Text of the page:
Thirty Days in the Garden: A Fraction of Rain

April 25, 2021 rainfall (source

The promised rain arrived today, but it didn’t amount to much. Most of the news outlets are recording it in fractions. San Jose’s International airport recorded a trace.

We were home most of the morning but ran errands around 2. The seagulls pictured below flew inland during the storm, so I snapped a pic. Perhaps I’m presumptuous and the seagulls bank at Chase?

It’s all I’ve got as proof that a small amount of rain fell to the ground. Yawn.

I recorded a short video of the front garden with my phone. It’s looking pretty under the grey skies.

Video of the front garden today

Here are a few other pictures from the garden this week:

Mystery plant near mirrors

I hung these thrift-store mirrors on the fence two years ago to fill the space and reflect the garden. Something self-seeded (or returned) in front of the fence, and the plant is now taller than the mirrors. It requires further investigation, but what a surprise.

Spring garden under welcome grey skies

I hope you’ve had a good weekend.

Poetry and Rain: A Bit of a Ramble

rainy day

Mouse doesn’t understand why I’m outside in the rain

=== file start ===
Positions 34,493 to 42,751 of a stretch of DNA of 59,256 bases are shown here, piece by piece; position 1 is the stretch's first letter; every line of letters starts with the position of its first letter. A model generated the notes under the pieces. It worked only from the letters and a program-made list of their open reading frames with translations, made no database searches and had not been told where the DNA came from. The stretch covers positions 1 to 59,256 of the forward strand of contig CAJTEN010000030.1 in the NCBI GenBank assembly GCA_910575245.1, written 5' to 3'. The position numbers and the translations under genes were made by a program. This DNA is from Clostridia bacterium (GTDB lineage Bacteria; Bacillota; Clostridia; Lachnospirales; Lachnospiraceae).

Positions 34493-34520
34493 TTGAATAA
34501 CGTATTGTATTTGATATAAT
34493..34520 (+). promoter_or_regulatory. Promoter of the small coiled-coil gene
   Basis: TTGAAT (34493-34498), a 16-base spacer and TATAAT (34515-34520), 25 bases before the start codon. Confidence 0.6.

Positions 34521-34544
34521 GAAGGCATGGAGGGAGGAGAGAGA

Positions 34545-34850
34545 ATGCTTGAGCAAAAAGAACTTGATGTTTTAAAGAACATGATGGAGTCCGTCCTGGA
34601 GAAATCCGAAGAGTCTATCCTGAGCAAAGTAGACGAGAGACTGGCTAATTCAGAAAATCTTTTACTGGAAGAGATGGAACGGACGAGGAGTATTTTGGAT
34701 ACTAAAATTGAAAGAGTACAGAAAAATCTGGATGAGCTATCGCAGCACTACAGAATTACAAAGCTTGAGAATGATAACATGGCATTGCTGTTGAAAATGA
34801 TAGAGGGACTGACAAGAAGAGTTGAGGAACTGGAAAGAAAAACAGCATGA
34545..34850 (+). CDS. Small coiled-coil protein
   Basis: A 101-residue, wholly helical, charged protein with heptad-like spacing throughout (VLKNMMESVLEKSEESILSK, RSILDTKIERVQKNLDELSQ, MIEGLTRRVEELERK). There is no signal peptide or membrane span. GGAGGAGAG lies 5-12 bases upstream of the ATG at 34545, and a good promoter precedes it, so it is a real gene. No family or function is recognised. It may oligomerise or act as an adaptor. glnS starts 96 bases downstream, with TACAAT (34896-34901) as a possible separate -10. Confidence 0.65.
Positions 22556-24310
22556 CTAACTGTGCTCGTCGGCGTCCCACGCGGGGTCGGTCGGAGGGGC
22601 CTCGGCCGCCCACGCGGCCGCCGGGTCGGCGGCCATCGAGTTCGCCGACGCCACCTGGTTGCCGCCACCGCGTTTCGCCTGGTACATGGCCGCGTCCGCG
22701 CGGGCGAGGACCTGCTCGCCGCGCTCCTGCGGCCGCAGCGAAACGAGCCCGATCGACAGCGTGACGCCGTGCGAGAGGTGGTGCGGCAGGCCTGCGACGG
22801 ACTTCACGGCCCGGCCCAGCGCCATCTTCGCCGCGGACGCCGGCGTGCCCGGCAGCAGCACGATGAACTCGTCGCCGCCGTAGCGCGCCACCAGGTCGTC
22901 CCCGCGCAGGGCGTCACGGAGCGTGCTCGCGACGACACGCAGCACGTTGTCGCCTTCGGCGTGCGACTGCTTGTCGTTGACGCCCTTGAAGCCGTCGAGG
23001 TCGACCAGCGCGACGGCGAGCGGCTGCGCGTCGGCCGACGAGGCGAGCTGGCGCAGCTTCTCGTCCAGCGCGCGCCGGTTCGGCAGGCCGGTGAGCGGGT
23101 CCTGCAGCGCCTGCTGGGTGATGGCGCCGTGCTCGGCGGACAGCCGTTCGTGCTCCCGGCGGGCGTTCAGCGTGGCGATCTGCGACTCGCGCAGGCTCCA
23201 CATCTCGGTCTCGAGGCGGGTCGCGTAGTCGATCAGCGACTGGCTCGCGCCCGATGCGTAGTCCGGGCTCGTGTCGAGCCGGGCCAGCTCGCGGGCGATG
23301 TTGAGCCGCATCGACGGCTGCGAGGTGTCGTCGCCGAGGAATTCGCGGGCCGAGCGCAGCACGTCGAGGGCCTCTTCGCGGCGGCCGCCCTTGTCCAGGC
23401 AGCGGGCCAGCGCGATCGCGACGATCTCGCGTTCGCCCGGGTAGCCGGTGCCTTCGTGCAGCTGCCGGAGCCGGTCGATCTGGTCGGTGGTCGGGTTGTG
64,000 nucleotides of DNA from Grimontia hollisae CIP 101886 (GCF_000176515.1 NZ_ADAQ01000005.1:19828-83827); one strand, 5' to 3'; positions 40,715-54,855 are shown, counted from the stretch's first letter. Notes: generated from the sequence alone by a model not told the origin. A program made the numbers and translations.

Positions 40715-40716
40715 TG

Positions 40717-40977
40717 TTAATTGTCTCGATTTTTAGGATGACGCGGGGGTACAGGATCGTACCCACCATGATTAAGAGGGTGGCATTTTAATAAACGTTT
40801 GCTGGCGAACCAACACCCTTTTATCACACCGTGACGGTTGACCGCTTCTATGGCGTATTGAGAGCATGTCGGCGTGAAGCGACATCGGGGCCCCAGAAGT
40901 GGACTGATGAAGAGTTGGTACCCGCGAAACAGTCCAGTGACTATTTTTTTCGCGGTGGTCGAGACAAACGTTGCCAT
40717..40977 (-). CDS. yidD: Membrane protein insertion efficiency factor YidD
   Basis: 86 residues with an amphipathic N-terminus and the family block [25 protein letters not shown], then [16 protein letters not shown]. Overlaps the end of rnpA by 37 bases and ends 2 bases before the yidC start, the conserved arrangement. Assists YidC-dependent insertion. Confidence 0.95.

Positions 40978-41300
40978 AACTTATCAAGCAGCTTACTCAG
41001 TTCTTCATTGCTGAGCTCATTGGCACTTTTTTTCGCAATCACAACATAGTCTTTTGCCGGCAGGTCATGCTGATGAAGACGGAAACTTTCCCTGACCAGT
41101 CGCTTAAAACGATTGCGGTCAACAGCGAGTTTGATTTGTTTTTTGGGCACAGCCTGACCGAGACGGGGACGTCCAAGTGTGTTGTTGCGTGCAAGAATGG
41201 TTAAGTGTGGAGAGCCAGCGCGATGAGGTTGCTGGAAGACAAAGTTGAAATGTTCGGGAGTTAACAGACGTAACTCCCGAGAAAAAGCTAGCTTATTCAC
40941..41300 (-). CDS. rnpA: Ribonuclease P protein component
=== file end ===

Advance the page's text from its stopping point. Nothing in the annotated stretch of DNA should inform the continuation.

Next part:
Dancin’ In The Rain

So what if it drizzles
And dribbles and drips?
I’ll splash in the garden,
I’ll dance on the roof.
Let it rain on my skin,
It can’t get in-
I’m waterproof.

~Shel Silverstein


The promised rainstorms arrived in earnest late last week. What a welcome relief. Locals refer to these tropical storms as the Pineapple Express. They arrive from Hawaii, drenching us in warm rains, instead of the colder storms that push down from the north. You would never know it was February.

I reveled in the refreshing, cleansing rain and I’m sorry to see it go so soon.

The week ahead promises record-breaking heat in its place. I find it disorienting adjusting to this new normal.

Poetry is Dead

[The opinions that follow are not necessarily those of the blogger, nor do they reflect the opinion of our funder.] Funder? Oh I crack myself up.

On the drive home yesterday, my youngest son mentioned his school assignment: find and memorize a poem for a poetry slam. Both he and his older brother think that poetry is dead. “No one writes Greek poetry any more, Mom.”

I happen to like poetry. I defended my opinions and pointed out that the songs they love are poetry set to music. They weren’t convinced. The conversation ended when we got out of the car. Clearly I was outnumbered. But today when I rediscovered Silverstein’s poem the memories flooded back. My boys may have forgotten all those years we snuggled with a good book (including poetry), but I know that all that early reading laid a foundation deep within their brains. I read to those boys every night, many an afternoon, in book stores and in libraries. The backseat of the car always had a stash of books and I kept tiny books in my purse.

Poetry isn’t dead. It’s merely on an extended holiday, along with the rain. In the interim, I’ll drum my fingers to the rhythm of “it’s raining, it’s pouring, the old man is snoring.” Across the room, my son’s Beats™ go on.

All or Nothing: Rain in San Jose